Volunteers needed: Glasgow 2014 Commonwealth Games

Do you want to be part of a team helping to organise the next Commonwealth Games? Glasgow 2012 poster

Volunteering at the Commonwealth Games is a fantastic opportunity to get involved. Not only will volunteers have a great time contributing to what is planned to be an outstanding Games, everyone will also take away a tremendous legacy of experiences that will last in their memories as well as enhance their personal skills. Previous Games Volunteers have described their experience as life changing.

Volunteers will provide a key element of the workforce across a wide range of jobs. Although many of the jobs will be of a very specialist nature, including timekeepers, communications experts and  judges, there are also lots of opportunities for people with less specialist skills.

Applications for volunteers open in January 2013, and close at the end of February 2013. 

Make sure you register now so that you do not miss out on this once in a lifetime opportunity! 


Dates for your the Diary

  • Applications open January 2013, via an online application, and close end February 2013
  • Interviews @ Glasgow between April – December 2013
  • Roles will be offered between April – Dec 2013
  • Training days – March 2014 – July 2014 (3 days)

· Uniform collection – April 2014 – July 2014 (1 day)

Register your interest now


Volunteers must be able to commit to at least 8 days between 23 July – 3 August 2014.


Tips for New Graduates

Car hire giant Enterprise Rent-A-Car, one of the UK’s ten biggest graduate recruiters, has set out some hints and tips for graduates looking to make themselves more appealing to potential employers.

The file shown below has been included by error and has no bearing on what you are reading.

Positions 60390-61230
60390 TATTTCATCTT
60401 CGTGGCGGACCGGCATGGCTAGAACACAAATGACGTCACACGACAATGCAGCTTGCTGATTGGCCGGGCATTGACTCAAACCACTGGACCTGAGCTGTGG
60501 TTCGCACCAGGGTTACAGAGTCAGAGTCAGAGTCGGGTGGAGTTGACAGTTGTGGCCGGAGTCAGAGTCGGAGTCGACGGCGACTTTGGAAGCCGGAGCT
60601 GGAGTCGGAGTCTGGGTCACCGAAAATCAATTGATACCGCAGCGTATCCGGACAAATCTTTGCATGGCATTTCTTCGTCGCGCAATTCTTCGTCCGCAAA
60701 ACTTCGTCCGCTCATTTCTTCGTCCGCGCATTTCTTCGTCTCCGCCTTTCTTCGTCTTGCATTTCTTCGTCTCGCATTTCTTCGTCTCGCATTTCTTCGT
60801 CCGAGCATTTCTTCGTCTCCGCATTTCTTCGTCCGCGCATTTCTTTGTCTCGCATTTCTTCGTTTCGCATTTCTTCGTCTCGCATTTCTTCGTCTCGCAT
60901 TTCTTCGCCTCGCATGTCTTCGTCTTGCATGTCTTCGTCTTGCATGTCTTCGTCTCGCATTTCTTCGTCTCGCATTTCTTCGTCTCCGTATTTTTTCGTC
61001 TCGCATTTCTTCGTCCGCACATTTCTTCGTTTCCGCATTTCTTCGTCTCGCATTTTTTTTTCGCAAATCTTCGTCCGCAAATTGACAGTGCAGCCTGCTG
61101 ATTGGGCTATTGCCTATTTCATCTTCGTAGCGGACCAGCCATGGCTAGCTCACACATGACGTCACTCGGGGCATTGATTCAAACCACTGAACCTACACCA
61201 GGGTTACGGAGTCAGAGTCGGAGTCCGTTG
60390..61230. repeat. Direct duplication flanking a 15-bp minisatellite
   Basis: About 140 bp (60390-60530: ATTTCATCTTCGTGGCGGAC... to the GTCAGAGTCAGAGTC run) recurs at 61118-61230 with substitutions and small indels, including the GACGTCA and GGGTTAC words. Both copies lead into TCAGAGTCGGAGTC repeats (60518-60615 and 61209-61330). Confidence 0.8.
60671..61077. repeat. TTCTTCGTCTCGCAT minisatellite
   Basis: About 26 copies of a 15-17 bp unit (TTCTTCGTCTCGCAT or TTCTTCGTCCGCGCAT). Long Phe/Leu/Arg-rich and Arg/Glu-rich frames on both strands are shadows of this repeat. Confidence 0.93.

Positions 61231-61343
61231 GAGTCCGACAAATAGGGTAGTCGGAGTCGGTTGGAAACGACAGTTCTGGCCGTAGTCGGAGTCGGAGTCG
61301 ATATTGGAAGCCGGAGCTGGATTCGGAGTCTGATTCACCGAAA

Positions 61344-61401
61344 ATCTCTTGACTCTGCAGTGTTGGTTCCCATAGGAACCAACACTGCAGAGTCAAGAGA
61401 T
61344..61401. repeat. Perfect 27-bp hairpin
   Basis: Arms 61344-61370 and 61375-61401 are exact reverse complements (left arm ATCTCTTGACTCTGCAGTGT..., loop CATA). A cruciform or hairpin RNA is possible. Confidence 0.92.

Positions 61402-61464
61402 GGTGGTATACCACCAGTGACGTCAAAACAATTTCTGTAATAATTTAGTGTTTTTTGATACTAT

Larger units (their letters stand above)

1. Experience matters

Work experience and internships will often make you stand out. Employers know that a taste of the commercial world will sharply reduce the learning curve when you join the workforce full-time.

2. Volunteering

Unpaid volunteering highlights graduates with a social conscience and proactive work ethic.

3. On-campus activities

Make the most of clubs, sports teams and social groups on your CV, particularly in positions of responsibility. Remember to show how they  helped build teamwork and leadership skills.

4. The academics isn’t everything!

Unless you’re going down a route where you need explicit technical skills, it’s often good to position yourself as a well-rounded individual. A good degree matters but so does everything else you did at university.

5. Confidence shows

Some people are great at writing CVs but lack interpersonal skills. How well do you communicate what’s on your CV? How well do you sell yourself? Do you say “I’m afraid I’ve only done this…” or “Actually, I’ve achieved this…”?

6. Have you done your research?

Ensure you know at least something about the business where you’re applying for a job. A question that begins “I was looking at your website and wondered…” is a good sign to employers. Also, it’s often worth calling the company up before the interview to ask for more details about the job on offer.

7. Professionalism

It’s amazing how many new graduates don’t turn up on time for their interview or dress appropriately. Not every company expects a suit, but you should at least make the effort to find out about its dress code.

8. Using your initiative

For employers, the most promising recruits are usually those who really made an effort. That can mean everything from entering undergraduate awards and competitions while at university, to making the best use of your contacts afterwards.

9. Networking skills

Business is a social environment, so you will often have to demonstrate your skills at listening, making small talk and putting other people at their ease.

10. Motivation

If you get asked “Why do you want to work here?” you should have a real answer and not just a pat response. You might not yet be thinking in terms of a lifelong career, but you should at least know why you’ve chosen that company.

With thanks to Enterprise Rent-a-car

For more detailed information on the graduate application process, check out the CDC webpages